Karin Booth, Jane Wyman and Ray Milland.

Karin Booth has a small role as Gary’s new girlfriend after he and Connie file for divorce.

Also in a small part is Leon Ames as Milland’s brother.

I spotted Bess Flowers – who was also an extra in “The Awful Truth.”

And a certain ‘Lucy Warriner’ gets a mention!

Not much of a role for Ray Milland, especially when his singing and piano playing are dubbed. I can’t imagine it was a role he was happy to do. Adding some songs to the light weight plot worked much better for Jane Wyman.


Jane Wyman.

Jane dressed for her ‘Call of the Wild’  number.


The songs are by Lester Lee and Ned Washington.





Ray Milland had another Paramount  release in 1953.

“Jamaica Run” was a Pine -Thomas production which would have been even better if it had been filmed in the real location.

Milland plays Patrick Fairlie who is just out of the navy . He  runs  a charter boat, the Dolphin,  and  returns to Comeback Bay in Kingston, Jamaica to visit the old Dacey mansion .

He wants to renew his acquaintance with Ena Dacey (Arlene Dahl) who is now running her family’s sugar plantation because her wastrel brother Todd (Wendell Corey) isn’t much good at anything.

When Todd sees Patrick, he says, “I thought we’d seen the last of you.I dislike you now as healthily as when you attempted to improve your position by marrying my sister.”

Milland’s character says he’s back in the inter-island  trading business and is looking for cargo. He says, “I’ll be making the Jamaica run regularly.”

Patric Knowles is a land developer ,William Montagu who says that brother and sister Janice and Robert Clayton (Laura Elliot and Michael  Moore) are the true heirs to the Dacey estate.

The truth lies in a ship lost in a storm 100 years earlier and Milland has to dive down to the wreck to find a sea chest.

I enjoyed “Jamaica Run”. The plot moves along well, there’s mystery, murder and suspense.

I was impressed by Carroll McComas as Mrs. Dacey who will never  leave Great House . Mrs.Dacey is in her own little world and doesn’t realise the world around  her has changed.

This actress worked mainly on the stage and only made a few films.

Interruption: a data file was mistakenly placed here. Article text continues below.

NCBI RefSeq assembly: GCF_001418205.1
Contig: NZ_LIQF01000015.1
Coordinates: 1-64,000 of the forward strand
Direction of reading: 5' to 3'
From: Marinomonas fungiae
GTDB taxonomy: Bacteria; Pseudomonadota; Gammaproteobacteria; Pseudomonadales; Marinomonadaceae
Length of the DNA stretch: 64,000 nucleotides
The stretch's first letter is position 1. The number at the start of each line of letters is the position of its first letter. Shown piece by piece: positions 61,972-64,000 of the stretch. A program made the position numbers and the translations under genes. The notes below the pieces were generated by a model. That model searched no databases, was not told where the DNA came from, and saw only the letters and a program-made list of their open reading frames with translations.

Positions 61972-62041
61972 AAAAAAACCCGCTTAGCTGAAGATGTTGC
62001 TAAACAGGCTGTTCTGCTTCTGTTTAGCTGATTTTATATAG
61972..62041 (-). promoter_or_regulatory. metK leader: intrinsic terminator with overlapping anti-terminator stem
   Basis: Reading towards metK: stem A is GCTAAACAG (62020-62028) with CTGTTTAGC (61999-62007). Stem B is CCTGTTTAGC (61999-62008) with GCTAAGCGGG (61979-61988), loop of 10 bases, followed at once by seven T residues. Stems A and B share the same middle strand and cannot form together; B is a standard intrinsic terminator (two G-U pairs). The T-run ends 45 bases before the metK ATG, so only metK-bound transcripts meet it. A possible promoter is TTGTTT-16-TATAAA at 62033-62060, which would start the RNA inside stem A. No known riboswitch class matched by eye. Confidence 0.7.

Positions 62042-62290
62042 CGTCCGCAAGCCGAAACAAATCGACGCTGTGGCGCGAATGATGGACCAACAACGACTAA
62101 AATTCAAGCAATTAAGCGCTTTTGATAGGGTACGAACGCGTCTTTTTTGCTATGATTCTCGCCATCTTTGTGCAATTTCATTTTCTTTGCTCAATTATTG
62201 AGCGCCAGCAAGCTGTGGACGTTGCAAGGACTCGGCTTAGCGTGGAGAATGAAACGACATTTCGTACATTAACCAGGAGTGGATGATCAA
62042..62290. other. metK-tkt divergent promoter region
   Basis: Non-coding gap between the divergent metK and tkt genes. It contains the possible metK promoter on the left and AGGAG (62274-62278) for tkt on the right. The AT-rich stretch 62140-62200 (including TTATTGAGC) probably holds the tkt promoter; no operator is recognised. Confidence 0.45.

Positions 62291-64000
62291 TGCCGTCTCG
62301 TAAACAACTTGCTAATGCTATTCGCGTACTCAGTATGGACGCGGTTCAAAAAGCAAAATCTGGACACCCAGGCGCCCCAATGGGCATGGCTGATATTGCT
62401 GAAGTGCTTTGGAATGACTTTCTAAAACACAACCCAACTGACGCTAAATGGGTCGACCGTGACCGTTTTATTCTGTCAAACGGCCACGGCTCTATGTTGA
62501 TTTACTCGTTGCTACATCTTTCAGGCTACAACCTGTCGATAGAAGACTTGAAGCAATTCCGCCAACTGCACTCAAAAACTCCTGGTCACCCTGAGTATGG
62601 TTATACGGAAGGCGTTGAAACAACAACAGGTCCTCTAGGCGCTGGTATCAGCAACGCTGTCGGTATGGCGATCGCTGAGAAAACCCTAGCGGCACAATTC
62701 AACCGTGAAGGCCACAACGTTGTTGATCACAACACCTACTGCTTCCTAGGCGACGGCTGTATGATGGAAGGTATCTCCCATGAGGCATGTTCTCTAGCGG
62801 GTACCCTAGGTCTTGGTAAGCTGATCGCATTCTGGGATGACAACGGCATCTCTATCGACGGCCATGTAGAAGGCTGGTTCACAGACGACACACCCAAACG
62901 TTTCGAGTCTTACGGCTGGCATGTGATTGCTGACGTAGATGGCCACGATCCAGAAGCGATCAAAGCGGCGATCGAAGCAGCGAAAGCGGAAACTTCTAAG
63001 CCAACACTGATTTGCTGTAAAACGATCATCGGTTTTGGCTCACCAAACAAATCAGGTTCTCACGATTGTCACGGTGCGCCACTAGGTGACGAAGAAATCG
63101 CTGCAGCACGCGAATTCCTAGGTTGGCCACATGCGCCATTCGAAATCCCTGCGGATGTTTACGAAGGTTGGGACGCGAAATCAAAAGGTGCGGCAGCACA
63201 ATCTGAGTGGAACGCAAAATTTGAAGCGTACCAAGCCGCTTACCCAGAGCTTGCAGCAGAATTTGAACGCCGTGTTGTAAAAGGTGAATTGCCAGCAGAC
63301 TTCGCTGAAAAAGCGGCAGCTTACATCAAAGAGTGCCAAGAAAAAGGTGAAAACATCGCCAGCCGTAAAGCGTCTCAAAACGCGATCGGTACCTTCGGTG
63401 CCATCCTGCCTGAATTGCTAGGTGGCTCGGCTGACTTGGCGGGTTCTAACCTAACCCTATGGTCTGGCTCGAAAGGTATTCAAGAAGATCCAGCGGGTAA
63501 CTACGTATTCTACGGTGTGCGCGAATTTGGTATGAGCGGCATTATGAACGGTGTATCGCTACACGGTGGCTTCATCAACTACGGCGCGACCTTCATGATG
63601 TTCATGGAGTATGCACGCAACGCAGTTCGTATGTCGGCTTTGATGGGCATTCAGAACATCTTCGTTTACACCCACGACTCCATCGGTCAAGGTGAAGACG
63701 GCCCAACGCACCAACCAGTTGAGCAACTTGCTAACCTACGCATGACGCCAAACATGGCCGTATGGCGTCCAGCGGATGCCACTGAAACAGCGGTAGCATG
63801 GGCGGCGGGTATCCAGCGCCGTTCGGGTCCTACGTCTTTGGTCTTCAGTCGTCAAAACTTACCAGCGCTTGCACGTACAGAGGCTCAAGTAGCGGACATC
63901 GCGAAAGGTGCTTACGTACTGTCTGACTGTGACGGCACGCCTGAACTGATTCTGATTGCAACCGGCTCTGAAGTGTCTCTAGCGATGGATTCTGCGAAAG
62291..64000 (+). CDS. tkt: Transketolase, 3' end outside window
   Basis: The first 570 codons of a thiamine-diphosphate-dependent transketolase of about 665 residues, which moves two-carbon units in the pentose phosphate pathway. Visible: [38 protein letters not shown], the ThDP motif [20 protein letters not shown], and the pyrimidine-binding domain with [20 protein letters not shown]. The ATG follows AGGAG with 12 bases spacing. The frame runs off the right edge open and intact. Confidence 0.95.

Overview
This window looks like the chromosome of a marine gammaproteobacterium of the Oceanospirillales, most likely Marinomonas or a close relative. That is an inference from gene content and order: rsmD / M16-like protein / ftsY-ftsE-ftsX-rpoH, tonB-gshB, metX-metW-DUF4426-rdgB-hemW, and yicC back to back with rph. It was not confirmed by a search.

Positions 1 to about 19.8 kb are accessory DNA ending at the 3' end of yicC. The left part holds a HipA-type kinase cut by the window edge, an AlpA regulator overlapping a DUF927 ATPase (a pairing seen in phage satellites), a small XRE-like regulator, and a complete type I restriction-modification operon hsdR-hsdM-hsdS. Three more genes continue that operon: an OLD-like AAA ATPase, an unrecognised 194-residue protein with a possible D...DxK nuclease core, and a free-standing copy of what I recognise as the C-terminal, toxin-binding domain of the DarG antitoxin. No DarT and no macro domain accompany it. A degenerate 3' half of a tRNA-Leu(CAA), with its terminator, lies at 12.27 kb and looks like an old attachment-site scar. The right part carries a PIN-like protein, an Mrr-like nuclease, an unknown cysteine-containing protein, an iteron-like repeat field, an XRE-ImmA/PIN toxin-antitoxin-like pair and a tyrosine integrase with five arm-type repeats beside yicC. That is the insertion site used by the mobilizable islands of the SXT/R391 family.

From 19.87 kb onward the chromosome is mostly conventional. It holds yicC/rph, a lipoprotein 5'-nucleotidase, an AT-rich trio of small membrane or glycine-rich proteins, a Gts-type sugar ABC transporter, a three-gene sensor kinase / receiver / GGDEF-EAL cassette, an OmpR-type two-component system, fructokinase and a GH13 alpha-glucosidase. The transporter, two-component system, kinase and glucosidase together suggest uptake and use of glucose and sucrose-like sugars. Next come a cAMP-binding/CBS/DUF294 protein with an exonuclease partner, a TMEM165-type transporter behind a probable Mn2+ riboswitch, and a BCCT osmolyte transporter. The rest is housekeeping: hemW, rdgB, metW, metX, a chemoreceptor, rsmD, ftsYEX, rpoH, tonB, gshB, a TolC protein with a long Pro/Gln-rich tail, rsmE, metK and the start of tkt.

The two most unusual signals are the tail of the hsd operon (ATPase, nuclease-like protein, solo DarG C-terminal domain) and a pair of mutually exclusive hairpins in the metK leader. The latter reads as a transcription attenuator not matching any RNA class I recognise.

Another routine role for Ray Milland But a good cast all round.Arlene Dahl didn’t have much to do other than look lovely in color.

Laura Elliot (aka Kasey Rogers) is best known as the bespectacled murder victim in  “Strangers on a Train.”

The film deserves a dvd release.


Arlene Dahl, Ray Milland.


Wendell Corey


Ray Milland, Arlene Dahl


Patric Knowles




Sammy Cahn



I love the story that lyricist SAMMY CAHN tells of when he was Oscar nominated (with composer Jule  Styne ) for Best Song,  “Three Coins In a Fountain”.

Sammy was living in the same road as Judy Garland, Bing Crosby and Humphrey Bogart, all of whom were also nominated for Oscars in 1955.

But only Sammy won! He received a telegram from the others which said, “Thanks for not letting the street down!”


Humphrey Bogart.THE CAINE MUTINY.



Judy Garland.A STAR IS BORN.


Bing Crosby (with William Holden) for THE COUNTRY GIRL.


Sammy Cahn (1913-1993} won 4 Best Song Oscars. The others were “All The Way”, “High Hopes” and “Call Me Irresponsible” – music by Jimmy Van Heusen. Cahn and Van Heusen wrote many songs for Frank Sinatra.

I have fond memories of seeing Sammy Cahn doing his one-man show in London. He was a terrific raconteur and one of his stories was about collaborating with composer Jule Styne for the first time.

Styne played a melody, and after a few minutes, Sammy turned to him and said, “It seems to me I’ve heard that song before, It’s from an old familiar score..”

Styne said, “What are you, a tune  detective?”


(”Word Weaver” was a phrase used in one of the tributes to Sammy Cahn on his death.)